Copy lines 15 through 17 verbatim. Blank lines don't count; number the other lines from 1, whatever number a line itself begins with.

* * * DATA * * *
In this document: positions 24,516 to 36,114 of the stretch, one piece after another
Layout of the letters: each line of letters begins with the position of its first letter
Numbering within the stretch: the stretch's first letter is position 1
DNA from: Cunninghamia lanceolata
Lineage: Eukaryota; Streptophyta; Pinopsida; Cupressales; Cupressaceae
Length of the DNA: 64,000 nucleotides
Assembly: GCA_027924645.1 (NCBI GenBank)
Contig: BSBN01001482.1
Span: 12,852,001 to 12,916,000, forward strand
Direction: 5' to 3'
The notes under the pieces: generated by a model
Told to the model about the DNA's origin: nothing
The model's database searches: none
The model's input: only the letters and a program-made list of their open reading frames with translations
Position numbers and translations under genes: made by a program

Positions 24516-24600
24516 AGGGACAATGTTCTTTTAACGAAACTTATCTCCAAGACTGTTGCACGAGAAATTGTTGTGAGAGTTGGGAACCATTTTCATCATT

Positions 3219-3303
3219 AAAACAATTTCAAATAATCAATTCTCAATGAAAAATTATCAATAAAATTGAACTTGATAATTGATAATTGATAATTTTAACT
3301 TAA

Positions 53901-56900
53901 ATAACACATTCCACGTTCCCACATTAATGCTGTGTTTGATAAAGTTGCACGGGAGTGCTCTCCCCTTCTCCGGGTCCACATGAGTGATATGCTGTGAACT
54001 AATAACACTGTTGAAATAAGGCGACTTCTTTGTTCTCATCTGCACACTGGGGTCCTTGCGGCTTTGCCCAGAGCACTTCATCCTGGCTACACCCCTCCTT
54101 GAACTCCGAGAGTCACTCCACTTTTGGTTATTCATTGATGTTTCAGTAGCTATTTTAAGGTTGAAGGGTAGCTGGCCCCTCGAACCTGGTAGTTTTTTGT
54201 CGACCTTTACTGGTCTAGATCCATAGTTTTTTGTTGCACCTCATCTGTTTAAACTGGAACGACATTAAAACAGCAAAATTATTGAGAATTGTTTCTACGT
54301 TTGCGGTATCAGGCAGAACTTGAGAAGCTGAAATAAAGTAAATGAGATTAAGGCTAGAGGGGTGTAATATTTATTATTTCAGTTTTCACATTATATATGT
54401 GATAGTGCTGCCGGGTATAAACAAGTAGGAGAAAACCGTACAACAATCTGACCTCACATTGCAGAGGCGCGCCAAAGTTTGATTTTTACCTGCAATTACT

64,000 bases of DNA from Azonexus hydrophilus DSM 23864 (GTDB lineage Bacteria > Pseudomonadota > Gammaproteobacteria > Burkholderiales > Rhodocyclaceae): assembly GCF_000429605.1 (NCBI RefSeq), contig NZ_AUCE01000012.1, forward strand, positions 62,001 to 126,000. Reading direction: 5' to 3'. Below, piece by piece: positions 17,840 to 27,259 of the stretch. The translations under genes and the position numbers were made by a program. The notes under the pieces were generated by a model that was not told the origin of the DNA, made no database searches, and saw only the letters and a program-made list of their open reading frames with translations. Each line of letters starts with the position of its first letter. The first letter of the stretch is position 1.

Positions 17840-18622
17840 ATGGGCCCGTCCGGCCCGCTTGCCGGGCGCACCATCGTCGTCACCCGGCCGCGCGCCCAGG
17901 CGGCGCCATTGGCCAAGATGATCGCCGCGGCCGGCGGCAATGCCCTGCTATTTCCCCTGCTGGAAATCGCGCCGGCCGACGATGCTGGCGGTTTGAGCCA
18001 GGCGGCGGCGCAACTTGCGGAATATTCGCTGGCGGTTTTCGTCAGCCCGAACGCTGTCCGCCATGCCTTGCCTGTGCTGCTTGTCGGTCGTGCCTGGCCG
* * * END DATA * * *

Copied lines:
Position numbers and translations under genes: made by a program

Positions 24516-24600
24516 AGGGACAATGTTCTTTTAACGAAACTTATCTCCAAGACTGTTGCACGAGAAATTGTTGTGAGAGTTGGGAACCATTTTCATCATT